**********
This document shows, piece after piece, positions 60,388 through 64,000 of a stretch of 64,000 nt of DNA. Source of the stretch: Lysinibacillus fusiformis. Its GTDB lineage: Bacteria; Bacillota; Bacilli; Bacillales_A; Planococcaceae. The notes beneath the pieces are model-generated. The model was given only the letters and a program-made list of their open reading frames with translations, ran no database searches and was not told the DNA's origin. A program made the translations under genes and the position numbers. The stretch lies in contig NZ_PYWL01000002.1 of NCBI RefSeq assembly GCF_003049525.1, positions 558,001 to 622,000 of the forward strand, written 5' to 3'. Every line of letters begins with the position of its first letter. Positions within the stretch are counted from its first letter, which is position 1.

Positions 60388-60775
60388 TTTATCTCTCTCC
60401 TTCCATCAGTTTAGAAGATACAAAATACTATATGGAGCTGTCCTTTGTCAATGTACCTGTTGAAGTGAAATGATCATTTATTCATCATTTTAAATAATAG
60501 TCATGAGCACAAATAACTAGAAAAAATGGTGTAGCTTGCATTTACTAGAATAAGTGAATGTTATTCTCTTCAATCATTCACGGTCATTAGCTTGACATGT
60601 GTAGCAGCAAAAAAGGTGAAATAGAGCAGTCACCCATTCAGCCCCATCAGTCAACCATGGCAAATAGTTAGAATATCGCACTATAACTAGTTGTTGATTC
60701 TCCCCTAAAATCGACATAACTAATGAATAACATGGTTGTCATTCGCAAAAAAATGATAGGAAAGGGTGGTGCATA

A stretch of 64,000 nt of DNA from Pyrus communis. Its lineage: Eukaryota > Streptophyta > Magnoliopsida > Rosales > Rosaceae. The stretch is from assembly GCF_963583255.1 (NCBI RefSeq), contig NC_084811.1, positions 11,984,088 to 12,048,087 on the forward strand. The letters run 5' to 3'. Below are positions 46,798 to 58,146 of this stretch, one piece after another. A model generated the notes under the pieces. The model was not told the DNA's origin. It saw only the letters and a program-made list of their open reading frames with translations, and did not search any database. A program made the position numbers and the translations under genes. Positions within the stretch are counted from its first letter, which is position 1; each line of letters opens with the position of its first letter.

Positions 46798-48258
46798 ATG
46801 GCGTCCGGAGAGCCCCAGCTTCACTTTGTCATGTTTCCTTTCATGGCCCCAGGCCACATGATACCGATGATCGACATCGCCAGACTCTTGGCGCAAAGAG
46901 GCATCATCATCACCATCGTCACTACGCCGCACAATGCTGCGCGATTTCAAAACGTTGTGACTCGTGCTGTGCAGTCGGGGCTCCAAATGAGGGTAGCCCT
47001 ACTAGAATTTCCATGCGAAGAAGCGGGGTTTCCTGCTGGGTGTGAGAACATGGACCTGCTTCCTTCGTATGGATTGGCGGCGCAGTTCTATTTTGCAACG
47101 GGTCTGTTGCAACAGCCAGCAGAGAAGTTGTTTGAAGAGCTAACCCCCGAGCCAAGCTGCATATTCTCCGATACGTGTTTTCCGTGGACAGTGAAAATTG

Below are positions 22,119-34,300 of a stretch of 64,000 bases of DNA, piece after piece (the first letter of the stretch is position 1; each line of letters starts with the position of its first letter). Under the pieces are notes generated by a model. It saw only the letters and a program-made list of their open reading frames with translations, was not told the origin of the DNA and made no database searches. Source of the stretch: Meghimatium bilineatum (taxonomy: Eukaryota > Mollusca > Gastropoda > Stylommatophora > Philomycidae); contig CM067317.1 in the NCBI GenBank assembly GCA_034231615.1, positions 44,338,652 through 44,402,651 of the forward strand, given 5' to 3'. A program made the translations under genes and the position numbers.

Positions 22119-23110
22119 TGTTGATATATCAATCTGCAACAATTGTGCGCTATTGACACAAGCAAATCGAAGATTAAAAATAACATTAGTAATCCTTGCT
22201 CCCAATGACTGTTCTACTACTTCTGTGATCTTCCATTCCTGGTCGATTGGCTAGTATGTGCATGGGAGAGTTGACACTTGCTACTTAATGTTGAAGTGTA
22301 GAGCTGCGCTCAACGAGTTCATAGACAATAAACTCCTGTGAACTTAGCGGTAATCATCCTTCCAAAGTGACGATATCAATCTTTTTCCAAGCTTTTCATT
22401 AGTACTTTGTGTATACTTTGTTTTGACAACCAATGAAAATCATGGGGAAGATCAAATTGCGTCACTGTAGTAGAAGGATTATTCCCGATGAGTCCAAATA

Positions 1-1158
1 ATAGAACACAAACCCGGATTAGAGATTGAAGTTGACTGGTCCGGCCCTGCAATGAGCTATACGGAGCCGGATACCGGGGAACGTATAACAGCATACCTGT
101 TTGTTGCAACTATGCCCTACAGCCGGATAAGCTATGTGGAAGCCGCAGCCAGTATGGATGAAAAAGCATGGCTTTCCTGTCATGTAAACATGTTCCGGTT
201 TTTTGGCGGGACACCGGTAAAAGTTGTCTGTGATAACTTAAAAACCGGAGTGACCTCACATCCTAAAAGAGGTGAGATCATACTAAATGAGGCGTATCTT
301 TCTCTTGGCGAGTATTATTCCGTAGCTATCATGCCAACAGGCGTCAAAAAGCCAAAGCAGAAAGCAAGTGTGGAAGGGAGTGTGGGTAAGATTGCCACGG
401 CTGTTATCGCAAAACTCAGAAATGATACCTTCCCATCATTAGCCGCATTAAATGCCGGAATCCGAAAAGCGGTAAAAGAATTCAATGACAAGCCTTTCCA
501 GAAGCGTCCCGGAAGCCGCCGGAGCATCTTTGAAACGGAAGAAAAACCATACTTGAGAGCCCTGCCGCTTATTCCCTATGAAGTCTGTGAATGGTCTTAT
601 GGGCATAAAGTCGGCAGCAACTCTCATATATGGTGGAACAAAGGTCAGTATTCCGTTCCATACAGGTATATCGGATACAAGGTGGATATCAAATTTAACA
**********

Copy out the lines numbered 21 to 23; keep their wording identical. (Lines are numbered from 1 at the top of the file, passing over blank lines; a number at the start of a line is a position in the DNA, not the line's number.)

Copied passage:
Positions 1-1158
1 ATAGAACACAAACCCGGATTAGAGATTGAAGTTGACTGGTCCGGCCCTGCAATGAGCTATACGGAGCCGGATACCGGGGAACGTATAACAGCATACCTGT
101 TTGTTGCAACTATGCCCTACAGCCGGATAAGCTATGTGGAAGCCGCAGCCAGTATGGATGAAAAAGCATGGCTTTCCTGTCATGTAAACATGTTCCGGTT